Why is it, if people want to insult you, they'll say you're "lower than dirt" - when dirt, more appropriately known as soil, is one of the most valuable things on earth? Literally the foundation for most of Ohio's natural resources, soil offers a whole lot more than meets the eye.
More than something to be washed off our hands and muddy shoes, soil is actually an incredible living world that's right beneath our feet. Dig up a clump of soil. Hold it in your hand, smell its earthy odor, feel its texture and then imagine that very clump of dirt may well have been thousands of years in the making. In some parts of Ohio, the soil may be more than a million years old!
Composed mostly of minerals such as sand, silt and clay, something as complex as soil doesn't just happen. It's a long, slow process that begins with the weathering of rock by wind, water and ice - until eventually the rock breaks down into tiny particles of soil. In fact, on average it takes 1,000 years to create just one inch of topsoil!
But soil is even more than that. The essential ingredients making soil worth its salt are living organisms. Soil literally crawls with all kinds of living things - from life forms so small they can't be seen with the unaided eye, to earth-plowing invertebrates, such as worms, and burrowing mammals, such as moles and chipmunks.
Good soil is an important natural resource on many levels. Did you know that soil is a filter for helping clean our water supplies of contaminated material? Others perceive the importance of soil in a variety of different ways. For instance:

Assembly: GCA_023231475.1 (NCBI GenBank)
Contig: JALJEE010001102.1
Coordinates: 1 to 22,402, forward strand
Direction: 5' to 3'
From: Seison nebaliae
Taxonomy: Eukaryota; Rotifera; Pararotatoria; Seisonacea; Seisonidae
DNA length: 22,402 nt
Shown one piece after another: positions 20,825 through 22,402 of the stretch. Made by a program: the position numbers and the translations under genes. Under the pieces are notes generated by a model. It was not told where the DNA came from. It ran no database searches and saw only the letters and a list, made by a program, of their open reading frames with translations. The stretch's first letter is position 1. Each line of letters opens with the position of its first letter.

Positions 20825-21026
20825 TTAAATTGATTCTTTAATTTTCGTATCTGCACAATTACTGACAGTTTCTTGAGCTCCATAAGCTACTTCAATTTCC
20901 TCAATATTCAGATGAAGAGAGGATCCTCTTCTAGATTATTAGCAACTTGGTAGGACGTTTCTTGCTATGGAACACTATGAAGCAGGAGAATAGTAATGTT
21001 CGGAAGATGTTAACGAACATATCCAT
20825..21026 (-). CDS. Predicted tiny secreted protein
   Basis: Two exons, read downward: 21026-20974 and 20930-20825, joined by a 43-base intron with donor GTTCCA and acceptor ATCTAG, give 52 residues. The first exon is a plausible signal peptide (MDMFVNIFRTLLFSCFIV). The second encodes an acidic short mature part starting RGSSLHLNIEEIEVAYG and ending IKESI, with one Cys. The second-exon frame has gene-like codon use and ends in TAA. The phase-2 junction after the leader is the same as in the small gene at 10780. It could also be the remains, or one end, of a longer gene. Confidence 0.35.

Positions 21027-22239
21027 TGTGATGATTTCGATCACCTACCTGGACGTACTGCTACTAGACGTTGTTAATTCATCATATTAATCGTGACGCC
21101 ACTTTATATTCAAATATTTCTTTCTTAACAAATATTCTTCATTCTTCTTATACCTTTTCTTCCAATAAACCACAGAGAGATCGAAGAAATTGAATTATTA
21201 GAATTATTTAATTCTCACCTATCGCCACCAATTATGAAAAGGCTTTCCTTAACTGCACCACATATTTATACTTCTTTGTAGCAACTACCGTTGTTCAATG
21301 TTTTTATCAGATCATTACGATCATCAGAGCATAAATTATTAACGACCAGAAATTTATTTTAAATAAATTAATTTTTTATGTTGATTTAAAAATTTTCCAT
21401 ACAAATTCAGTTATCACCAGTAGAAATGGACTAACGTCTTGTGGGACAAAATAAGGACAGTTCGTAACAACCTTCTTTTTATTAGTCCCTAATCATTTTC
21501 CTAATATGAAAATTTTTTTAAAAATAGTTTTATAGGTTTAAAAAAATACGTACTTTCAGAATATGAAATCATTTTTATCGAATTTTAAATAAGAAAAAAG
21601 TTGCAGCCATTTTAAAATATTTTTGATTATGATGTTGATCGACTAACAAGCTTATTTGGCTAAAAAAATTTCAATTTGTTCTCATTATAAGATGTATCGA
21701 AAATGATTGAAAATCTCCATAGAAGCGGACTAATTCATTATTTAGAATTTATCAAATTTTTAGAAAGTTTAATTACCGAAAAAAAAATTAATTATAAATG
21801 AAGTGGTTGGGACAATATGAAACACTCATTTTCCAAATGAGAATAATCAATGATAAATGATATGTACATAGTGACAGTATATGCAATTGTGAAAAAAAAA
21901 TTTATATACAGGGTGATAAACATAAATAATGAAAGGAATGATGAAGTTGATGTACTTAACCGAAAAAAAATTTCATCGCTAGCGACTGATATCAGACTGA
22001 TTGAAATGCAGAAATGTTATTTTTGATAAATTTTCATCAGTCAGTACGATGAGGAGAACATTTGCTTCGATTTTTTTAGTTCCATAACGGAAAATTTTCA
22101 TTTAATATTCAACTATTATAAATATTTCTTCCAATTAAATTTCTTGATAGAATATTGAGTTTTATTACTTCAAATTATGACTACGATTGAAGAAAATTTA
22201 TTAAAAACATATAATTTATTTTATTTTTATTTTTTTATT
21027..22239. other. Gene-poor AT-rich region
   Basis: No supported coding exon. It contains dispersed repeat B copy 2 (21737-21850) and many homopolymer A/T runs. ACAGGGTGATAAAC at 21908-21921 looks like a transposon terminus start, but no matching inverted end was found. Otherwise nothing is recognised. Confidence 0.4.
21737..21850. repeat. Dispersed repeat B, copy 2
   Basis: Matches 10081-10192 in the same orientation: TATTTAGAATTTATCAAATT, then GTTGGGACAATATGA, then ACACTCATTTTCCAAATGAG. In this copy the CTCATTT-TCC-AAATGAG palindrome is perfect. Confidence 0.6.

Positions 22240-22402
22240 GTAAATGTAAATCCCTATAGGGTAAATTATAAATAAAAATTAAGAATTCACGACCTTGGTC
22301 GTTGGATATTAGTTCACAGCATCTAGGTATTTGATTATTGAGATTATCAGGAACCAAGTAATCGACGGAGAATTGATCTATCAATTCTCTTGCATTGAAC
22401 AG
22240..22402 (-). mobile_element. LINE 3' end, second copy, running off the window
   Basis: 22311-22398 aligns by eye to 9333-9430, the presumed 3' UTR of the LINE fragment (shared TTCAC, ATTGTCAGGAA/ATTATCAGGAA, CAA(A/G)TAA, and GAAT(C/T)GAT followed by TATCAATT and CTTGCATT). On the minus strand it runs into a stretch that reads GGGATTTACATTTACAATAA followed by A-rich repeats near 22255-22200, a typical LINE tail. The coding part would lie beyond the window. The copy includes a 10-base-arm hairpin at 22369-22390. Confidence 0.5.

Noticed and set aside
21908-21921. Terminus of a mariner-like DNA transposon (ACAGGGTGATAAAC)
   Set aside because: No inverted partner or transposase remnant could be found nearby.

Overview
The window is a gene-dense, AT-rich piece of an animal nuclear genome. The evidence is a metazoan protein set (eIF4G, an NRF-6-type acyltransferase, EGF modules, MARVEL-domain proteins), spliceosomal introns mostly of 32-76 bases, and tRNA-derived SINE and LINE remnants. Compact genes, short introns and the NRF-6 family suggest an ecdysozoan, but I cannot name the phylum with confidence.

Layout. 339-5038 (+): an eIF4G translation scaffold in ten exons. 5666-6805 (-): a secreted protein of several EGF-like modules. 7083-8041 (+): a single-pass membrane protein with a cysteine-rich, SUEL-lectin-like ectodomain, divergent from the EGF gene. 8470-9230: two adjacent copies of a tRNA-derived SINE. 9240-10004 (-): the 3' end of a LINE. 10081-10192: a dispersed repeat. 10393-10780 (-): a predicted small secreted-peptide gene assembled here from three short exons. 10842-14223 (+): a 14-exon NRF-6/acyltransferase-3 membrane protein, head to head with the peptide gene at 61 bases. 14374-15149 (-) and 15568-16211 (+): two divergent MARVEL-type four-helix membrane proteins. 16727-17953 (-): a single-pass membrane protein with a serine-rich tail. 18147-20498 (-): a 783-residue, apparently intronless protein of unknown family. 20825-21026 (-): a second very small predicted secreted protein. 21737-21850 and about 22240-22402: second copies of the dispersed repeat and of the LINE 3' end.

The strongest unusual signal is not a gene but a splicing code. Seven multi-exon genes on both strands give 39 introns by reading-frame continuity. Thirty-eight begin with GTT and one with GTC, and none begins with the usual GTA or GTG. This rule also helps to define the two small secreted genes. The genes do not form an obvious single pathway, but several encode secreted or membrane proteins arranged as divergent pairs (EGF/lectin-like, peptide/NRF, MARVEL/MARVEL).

- Farmers and foresters see soil as a resource to produce crops and trees
- Engineers view soil as the support for bridges, buildings and roads
- Landscapers and homeowners see it as a necessary component to beautify parks and gardens
- And a child sees soil as great stuff for making mud pies!
Plants need minerals from the rock particles to make them healthy, nutritious, and tasty. Microbes in the soil help plants convert minerals into a form plants can absorb through their roots. That's why carrots are loaded with vitamin A and spinach is chock full of iron.
Not only does soil provide us the medium to grow plants and build our homes, it also includes certain bacteria that produce most of our antibiotics, such as streptomycin (the first antibiotic effective against tuberculosis), tetracycline, and several potent anti-cancer drugs. These same bacteria also create the fresh, earthy odor we typically associate with healthy soil.
The ingredients in soil can mix in an amazing variety of combinations. More than 400 different kinds of soils have been identified in Ohio by soil scientists. Soils are classified much like plants and animals, with characteristics specific to each type, including texture, porosity, and acidity. Soil surveys enable people to make good decisions about what to do with their land. Is it good for farming? Will it support a highway or office building? Is it suitable for housing? Can it contain a landfill? Does it drain well? Is it stable?
The state's first soil survey took place in 1900 in Montgomery County, and the first Ohio soil to be documented was Miamian, which is the rich, well-draining soil so valuable to farmers.
Clearly, there's more to soil than meets the eye - it's the essence of life itself. Pretty impressive stuff for something people are used to looking down on!